“The far right is not as intellectually poor as one might say”

Stéphane François, historian of ideas and specialist in radical rights, in France and abroad, publish a Far-right vanguard (Editions de La Lanterne, 160 pages, 17 euros), book in which he intervenes from the cultural angle of this political family with multiple nuances. The professor of political science at the University of Mons (Belgium) deciphers the multiple influences: he underlines the importance of esotericism or certain myths such as that of the Vikings.

In your book, you approach the extreme right from a cultural point of view, through historical or religious references, music or even books. Can we speak of a counter-culture?

Yes, absolutely, even if it is still very complex. As a movement, it would appear in the United States in the 1960s, in opposition to the Vietnam War. A true non-conservative, non-militarist counter-culture was thus developed, mixing various elements, both scholarly and popular, spiritual as well as political or musical. The extreme right will do the same, with a slight shift. From the 1970s, we will see the appearance, especially in Italy, of references to popular culture. Activists, especially neofascists, will use these elements to make them a marker of their ideology. This was the case of the Hobbit camps in Italy [organisé alors par la section jeunesse du Mouvement social italien, néofasciste] with an explicit link to Tolkien. Subsequently, several books of counter-cultural alphabet types will come out. With references to Sparta, the film 300, nods to bands or singers like Joy Division, Morrissey and the Smiths. There is a desire to mix different elements that give intellectual and cultural coherence to the movement.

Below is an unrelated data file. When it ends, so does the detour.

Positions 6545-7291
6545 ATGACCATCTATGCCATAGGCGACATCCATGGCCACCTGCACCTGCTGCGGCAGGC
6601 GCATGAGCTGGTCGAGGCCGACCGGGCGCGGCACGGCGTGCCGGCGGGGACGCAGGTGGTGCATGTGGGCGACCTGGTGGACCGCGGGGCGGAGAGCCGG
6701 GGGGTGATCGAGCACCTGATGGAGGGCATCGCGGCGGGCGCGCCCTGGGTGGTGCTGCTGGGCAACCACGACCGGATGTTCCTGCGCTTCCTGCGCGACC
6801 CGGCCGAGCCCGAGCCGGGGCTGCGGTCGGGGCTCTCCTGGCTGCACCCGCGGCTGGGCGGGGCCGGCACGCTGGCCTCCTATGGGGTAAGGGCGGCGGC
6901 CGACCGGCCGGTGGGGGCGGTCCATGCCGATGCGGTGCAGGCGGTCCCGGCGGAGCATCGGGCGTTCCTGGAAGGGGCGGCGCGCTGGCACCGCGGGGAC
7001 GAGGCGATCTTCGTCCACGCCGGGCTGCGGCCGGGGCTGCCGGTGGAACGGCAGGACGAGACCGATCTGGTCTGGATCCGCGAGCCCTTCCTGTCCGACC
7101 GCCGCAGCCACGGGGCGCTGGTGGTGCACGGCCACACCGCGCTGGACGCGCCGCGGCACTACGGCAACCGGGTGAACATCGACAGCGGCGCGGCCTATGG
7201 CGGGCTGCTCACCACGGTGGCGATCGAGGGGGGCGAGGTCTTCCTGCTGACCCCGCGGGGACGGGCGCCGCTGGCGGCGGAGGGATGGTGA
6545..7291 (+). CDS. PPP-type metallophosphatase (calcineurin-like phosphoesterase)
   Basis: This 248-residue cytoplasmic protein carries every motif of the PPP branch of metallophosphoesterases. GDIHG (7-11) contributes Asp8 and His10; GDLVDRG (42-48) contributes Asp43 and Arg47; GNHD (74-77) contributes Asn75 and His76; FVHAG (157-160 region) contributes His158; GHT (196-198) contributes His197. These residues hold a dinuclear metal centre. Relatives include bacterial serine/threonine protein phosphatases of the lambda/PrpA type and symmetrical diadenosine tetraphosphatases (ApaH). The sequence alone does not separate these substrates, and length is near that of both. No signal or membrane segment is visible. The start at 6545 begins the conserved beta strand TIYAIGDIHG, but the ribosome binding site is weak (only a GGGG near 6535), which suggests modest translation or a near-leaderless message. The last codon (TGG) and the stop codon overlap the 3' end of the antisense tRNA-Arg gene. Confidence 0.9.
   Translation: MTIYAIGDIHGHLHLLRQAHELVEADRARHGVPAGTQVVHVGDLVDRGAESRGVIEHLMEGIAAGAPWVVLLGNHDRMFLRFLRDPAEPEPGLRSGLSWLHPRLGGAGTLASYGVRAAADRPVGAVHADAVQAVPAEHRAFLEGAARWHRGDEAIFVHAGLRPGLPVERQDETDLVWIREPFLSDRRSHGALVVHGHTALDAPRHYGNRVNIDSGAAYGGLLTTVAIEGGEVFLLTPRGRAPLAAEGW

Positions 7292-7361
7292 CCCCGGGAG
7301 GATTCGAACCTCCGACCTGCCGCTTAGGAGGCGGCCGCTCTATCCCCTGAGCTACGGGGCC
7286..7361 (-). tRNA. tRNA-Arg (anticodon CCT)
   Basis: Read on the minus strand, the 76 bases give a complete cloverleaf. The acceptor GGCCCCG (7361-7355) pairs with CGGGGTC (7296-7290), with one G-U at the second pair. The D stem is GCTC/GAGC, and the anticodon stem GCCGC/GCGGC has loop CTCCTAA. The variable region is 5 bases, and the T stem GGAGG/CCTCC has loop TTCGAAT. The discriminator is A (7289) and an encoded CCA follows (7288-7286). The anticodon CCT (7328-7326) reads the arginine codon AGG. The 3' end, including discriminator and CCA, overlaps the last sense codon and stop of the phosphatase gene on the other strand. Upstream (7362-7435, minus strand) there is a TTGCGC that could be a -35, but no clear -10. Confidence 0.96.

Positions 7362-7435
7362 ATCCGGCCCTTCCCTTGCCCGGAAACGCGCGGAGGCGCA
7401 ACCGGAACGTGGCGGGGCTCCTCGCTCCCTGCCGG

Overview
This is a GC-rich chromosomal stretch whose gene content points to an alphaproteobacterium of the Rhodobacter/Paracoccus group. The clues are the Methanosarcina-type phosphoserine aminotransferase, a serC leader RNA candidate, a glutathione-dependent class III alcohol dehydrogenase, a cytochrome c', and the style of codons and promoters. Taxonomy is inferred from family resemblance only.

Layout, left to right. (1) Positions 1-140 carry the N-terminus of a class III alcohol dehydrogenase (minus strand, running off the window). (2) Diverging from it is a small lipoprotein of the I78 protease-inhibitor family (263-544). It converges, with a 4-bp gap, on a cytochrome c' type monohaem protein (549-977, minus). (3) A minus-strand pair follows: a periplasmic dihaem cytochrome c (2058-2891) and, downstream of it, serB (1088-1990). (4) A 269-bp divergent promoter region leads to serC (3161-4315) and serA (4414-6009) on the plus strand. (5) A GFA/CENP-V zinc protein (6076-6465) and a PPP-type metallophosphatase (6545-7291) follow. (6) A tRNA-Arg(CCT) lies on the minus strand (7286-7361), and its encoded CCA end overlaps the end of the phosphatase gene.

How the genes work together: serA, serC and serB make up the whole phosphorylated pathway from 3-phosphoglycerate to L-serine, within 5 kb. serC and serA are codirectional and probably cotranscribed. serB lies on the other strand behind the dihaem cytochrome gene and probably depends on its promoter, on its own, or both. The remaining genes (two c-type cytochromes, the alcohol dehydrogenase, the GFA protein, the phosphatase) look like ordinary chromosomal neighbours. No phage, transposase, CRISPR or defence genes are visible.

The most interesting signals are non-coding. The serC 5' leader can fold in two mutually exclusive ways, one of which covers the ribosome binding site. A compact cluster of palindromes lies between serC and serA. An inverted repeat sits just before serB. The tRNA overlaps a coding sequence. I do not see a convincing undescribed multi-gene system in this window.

Is this a coherent thought?

Yes, although this far-right counter-culture feeds on pre-existing elements, in particular the religious margins, the attraction for paganism, for the conservative avant-gardes. The common point is the desire to create a common culture to overthrow the dominant culture. If this culture is closed, it is nevertheless internally diverse with several very different currents – such as neopagans, traditionalist Catholics, far-right skinheads. The lowest common denominator is the idea of ​​creating a “white” counter-culture, of values ​​specific to Europeans and descendants of Europeans.

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